Thursday, 7 January 2016

Family planning decisions for parents of children with a rare genetic condition research project (DECIGEN)

Newborn screening is offered to all parents in the UK.  It involves obtaining a heel prick blood sample from a baby in the first few days of life to detect treatable conditions which are not clinically evident in the newborn period.  The newborn screening blood spot test was introduced in the UK in 1969, to detect the metabolic disorder, Phenylketonuria (PKU).   Since then, the screening programme has been expanded to include other conditions such as the metabolic disorder medium-chain acyl-CoA dehydrogenase deficiency(MCADD) which was added to the programme in 2004.

Most recently, a pilot programme of expanded newborn screening which was undertaken as part of the CLAHRC South Yorkshire resulted in four additional metabolic conditions being included in the national programme from January 2015.

Screening for rare metabolic conditions in the first few days of life offers substantial health benefits as parents can manage the condition in a preventative way and intervene early when they spot the early signs that might suggest a possible health crisis. However, there are challenges associated with this for parents in terms of how they manage the condition within the context of their family situation. A detailed understanding of those challenges equips NHS staff with the knowledge necessary to ensure the support they provide is appropriate to meet the parents' needs. The DECIGEN project has been developed to identify challenges faced by parents of children with rare genetic conditions and how they respond to those challenges. Results from the project will be available in June 2016.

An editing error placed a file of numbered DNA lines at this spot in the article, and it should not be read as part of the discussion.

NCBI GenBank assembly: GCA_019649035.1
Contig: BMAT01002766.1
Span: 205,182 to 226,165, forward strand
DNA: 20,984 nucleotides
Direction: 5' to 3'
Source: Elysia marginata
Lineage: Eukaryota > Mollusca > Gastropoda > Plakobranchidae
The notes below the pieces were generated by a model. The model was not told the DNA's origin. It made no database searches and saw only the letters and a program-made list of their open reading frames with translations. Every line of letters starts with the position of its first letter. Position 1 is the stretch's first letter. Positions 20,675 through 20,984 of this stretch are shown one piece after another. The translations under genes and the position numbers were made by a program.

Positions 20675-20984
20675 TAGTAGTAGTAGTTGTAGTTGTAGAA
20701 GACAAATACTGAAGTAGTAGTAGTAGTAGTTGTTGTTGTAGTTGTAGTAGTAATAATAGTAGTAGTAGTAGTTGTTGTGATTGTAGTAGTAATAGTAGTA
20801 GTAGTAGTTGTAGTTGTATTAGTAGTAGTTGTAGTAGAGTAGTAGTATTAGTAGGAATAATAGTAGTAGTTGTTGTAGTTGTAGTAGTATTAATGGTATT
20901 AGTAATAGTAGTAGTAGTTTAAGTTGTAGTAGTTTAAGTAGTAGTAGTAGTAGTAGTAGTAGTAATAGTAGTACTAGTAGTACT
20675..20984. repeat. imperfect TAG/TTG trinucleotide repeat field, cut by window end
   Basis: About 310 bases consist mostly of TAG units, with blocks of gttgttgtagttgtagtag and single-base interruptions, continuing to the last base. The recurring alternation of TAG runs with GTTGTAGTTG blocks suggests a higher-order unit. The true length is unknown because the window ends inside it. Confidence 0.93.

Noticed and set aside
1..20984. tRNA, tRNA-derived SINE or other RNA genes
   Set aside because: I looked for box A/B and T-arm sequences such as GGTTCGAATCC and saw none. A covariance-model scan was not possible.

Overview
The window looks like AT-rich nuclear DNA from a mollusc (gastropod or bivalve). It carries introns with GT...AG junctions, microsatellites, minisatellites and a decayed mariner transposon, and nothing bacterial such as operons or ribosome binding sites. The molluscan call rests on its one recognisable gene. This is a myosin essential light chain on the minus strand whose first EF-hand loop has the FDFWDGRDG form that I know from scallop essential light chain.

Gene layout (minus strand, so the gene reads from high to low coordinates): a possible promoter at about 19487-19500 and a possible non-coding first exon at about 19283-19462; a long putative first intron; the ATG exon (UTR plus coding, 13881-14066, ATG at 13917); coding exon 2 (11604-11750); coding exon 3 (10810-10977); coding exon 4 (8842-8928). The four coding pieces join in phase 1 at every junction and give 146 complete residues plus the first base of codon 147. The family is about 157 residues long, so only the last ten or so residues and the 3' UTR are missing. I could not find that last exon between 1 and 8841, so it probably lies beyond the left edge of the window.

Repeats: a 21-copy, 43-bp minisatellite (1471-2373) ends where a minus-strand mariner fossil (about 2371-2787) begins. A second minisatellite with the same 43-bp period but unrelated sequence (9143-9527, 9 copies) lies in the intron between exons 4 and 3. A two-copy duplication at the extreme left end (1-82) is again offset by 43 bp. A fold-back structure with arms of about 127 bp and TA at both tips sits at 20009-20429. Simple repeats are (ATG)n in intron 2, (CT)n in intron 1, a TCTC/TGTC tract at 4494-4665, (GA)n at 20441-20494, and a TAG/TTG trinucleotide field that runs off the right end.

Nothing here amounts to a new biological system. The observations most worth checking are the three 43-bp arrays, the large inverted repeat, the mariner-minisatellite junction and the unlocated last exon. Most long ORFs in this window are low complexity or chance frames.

Written by Hilary Piercy & Katarzyna Machaczek

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